Along with Putin, Cohen depicts the demonstrators in Ukraine as hardly “right-minded oppositionists,” but in reality as a group whose politics are never examined and which, he implies, is most likely made up of far-Right extremists and includes fascists and anti-Semites.  [……] The now ousted president of Ukraine is depicted by Cohen as presiding over a real democracy, and not anything like what he believes are the false portrayals by the  historian Timothy Snyder, whose articles in The New York Review of Books paint a not-so-rosy view of the old Yanukovych regime.

To Cohen, the crisis arose only because NATO expansion in Eastern Europe forced Putin and Yanukovych to rightfully protect Russia’s national interests. Moreover, U.S.-funded groups in Ukraine were interfering with domestic politics by bringing NGOs to fund democracy promotion, while trying to put provocative missile-defense installations in countries like Poland, meant to “subordinate Ukraine to NATO.”

He is angry that at the Sochi Olympics, the U.S. sent a low-level delegation, which infuriated Putin because it included “retired gay athletes.” How dare the United States do such a thing, knowing that Putin believes gay people should have no rights?  […..]

Professor Cohen,  we all remember, was sad at the demise of the Soviet Union. He hoped it would not collapse and that it would remain in existence under the leadership of his beloved Mikhail Gorbachev. The last Soviet leader, Cohen believed, would have created a democratic communist state built in the tradition of the purged and executed Bolshevik leader Nikolai Bukharin, of whom Cohen wrote an admiring biography.

The liberal columnist Jonathan Chait gets it correctly. Writing about those he terms Putin’s “pathetic dupes,” he singles out Stephen Cohen and accurately calls him “a septuagenarian, old-school leftist who has carried on the mental habits of decades of anti-anti-communism seamlessly into a new career of anti-anti-Putinism. The Cohen method is to pick away at every indictment of the Russian regime without directly associating himself with its various atrocities.” It is not surprising that Cohen is frequently a guest on the Kremlin’s TV propaganda outlet, Russia Today, just as he would have been welcome on Soviet stations in the Gorbachev era.  In a recent radio interview, Cohen writes:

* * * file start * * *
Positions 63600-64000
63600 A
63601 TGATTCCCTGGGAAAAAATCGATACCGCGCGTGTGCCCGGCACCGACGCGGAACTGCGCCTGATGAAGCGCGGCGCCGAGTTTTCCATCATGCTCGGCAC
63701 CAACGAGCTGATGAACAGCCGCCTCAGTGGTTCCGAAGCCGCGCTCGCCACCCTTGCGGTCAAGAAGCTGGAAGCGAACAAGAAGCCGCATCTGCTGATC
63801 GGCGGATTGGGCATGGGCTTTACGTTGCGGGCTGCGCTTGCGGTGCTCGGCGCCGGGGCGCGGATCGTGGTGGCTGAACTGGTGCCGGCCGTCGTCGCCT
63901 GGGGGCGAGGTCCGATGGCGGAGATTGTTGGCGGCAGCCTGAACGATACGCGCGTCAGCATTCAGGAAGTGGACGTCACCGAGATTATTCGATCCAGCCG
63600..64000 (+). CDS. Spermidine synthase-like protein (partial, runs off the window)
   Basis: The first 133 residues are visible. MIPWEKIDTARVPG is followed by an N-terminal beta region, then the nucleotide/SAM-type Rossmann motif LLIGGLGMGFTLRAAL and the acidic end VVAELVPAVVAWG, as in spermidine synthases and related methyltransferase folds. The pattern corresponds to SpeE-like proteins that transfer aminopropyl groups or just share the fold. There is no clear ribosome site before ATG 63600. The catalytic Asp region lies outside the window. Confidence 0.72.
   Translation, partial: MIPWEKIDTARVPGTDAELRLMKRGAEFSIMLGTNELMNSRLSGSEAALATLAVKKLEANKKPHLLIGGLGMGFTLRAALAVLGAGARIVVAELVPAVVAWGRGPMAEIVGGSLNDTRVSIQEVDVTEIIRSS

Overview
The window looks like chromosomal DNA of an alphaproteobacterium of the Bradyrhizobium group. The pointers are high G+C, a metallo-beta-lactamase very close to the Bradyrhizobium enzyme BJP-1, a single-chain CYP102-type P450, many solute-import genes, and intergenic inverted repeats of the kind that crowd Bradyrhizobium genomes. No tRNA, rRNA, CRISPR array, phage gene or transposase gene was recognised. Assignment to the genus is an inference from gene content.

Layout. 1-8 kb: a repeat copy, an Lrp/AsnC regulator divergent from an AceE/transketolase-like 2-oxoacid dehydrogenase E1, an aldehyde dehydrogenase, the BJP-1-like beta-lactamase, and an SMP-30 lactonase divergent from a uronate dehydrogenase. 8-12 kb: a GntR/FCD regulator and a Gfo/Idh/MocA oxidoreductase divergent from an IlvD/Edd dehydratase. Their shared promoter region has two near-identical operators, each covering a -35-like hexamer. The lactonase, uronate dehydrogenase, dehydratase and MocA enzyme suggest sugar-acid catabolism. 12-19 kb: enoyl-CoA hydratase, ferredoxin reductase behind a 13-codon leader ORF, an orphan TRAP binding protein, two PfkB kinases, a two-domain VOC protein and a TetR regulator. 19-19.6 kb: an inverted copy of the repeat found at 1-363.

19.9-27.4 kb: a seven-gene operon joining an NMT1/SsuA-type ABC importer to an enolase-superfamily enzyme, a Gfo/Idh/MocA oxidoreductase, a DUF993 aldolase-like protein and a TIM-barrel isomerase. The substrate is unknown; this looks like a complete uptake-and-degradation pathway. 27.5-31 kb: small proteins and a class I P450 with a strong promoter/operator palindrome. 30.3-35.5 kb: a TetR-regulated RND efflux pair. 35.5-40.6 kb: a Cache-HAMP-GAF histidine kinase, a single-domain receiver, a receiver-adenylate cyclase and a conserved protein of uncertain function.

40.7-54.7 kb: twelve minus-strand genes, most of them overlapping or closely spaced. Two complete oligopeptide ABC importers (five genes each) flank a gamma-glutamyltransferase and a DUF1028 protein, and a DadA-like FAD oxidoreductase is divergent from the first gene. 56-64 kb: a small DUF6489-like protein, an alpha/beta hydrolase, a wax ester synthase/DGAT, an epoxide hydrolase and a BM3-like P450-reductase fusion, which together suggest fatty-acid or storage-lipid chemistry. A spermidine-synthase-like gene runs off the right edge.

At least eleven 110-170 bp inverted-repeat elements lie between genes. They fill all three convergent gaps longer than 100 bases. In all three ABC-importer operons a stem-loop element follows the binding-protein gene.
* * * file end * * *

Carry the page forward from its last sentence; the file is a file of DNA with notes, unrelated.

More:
I can’t remember any Soviet communist leader being so personally villainized, that is we wrote bad things about Khrushchev, about Brezhnev, about Andropov, but we disliked them because they represented an evil system. We didn’t say them themselves were thugs, murderers, assassins, which are words that we attach to Putin.

I think Professor Cohen should look a little more, because I recall plenty of people referring to the Soviet leaders as “thugs” and worse.

The truth is that Cohen analyzes Putin just as he analyzed the Soviet Union, for which he always apologized. In an interview in the new print Newsweek (not online), Cohen said:

We hit Russia’s borders under Bush because NATO was in the Baltics. Then we had this episode in Georgia in 2008 because we crossed Russia’s red line in Georgia. We’ve crossed it in Ukraine. I don’t understand why people don’t see this. That if you send, over a 20-year period, a military alliance which has it’s political components  – includes missile defense, includes NGOs that get money from governments but are deeply involved in politics in those countries, includes the idea of revolutions on their borders — then eventually you’re going to come up against a red line that, like Obama, they’re going to act on.

It’s the old apology for the Soviet Union by the Communists and fellow-travelers brought up to date to explain away Putin. Stalin and his minions in the West used to explain every Soviet action as a fault of “capitalist encirclement,” to which the poor USSR had to act to defend itself. So Cohen believes now we “went a bridge to far” in Ukraine. Putin had to act to defend the just national interests of Russia.

As for the suppression of gays in Russia, Cohen points out they were suppressed in America when he grew up. […….]In other words, we may not like it, but one has to respect the feelings of the Russian public, and not inflict our values and decisions on them. He goes on to say “it’s not our concern,” and sarcastically remarks: “Are we supposed to form a brigade and go there and liberate Russian gays?” That is, my friend the historian of Russia Louis Menashe puts it, “reminiscent of turning back criticisms of the USSR with: “What about the Negroes lynched in the South!”

Once again, leftists like Stephen Cohen join with paleoconservatives like Pat Buchanan in opposing a stand for democracy, and in charging critics of Putin with unfairly and aggressively opposing Putin’s supposed just and necessary policies. When will we learn the lessons we should have learned from the past?

Read the rest –  The New apologists for Vladimir Putin – on the Right and the Left